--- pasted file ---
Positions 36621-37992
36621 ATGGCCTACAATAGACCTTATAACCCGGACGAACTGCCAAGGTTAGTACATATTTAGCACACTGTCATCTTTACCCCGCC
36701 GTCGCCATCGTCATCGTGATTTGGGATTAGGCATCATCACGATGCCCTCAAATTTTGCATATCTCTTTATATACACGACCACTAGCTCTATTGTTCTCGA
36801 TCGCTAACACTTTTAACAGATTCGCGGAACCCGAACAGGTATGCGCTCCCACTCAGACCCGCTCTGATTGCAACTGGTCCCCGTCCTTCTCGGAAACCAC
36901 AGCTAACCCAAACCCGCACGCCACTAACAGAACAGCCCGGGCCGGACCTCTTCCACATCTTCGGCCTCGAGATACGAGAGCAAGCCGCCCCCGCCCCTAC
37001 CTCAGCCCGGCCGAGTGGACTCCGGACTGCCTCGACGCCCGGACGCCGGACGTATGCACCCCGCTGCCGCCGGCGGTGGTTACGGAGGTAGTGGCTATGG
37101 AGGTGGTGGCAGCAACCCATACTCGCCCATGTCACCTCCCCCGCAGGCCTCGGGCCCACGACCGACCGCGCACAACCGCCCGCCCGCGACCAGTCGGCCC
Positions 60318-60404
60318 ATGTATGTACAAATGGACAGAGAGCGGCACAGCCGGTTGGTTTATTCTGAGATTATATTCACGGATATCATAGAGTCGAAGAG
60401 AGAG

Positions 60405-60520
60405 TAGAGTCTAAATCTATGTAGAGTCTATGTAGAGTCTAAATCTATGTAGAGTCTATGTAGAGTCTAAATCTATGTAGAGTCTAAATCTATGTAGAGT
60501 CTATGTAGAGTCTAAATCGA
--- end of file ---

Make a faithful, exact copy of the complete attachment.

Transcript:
Positions 36621-37992
36621 ATGGCCTACAATAGACCTTATAACCCGGACGAACTGCCAAGGTTAGTACATATTTAGCACACTGTCATCTTTACCCCGCC
36701 GTCGCCATCGTCATCGTGATTTGGGATTAGGCATCATCACGATGCCCTCAAATTTTGCATATCTCTTTATATACACGACCACTAGCTCTATTGTTCTCGA
36801 TCGCTAACACTTTTAACAGATTCGCGGAACCCGAACAGGTATGCGCTCCCACTCAGACCCGCTCTGATTGCAACTGGTCCCCGTCCTTCTCGGAAACCAC
36901 AGCTAACCCAAACCCGCACGCCACTAACAGAACAGCCCGGGCCGGACCTCTTCCACATCTTCGGCCTCGAGATACGAGAGCAAGCCGCCCCCGCCCCTAC
37001 CTCAGCCCGGCCGAGTGGACTCCGGACTGCCTCGACGCCCGGACGCCGGACGTATGCACCCCGCTGCCGCCGGCGGTGGTTACGGAGGTAGTGGCTATGG
37101 AGGTGGTGGCAGCAACCCATACTCGCCCATGTCACCTCCCCCGCAGGCCTCGGGCCCACGACCGACCGCGCACAACCGCCCGCCCGCGACCAGTCGGCCC
Positions 60318-60404
60318 ATGTATGTACAAATGGACAGAGAGCGGCACAGCCGGTTGGTTTATTCTGAGATTATATTCACGGATATCATAGAGTCGAAGAG
60401 AGAG

Positions 60405-60520
60405 TAGAGTCTAAATCTATGTAGAGTCTATGTAGAGTCTAAATCTATGTAGAGTCTATGTAGAGTCTAAATCTATGTAGAGTCTAAATCTATGTAGAGT
60501 CTATGTAGAGTCTAAATCGA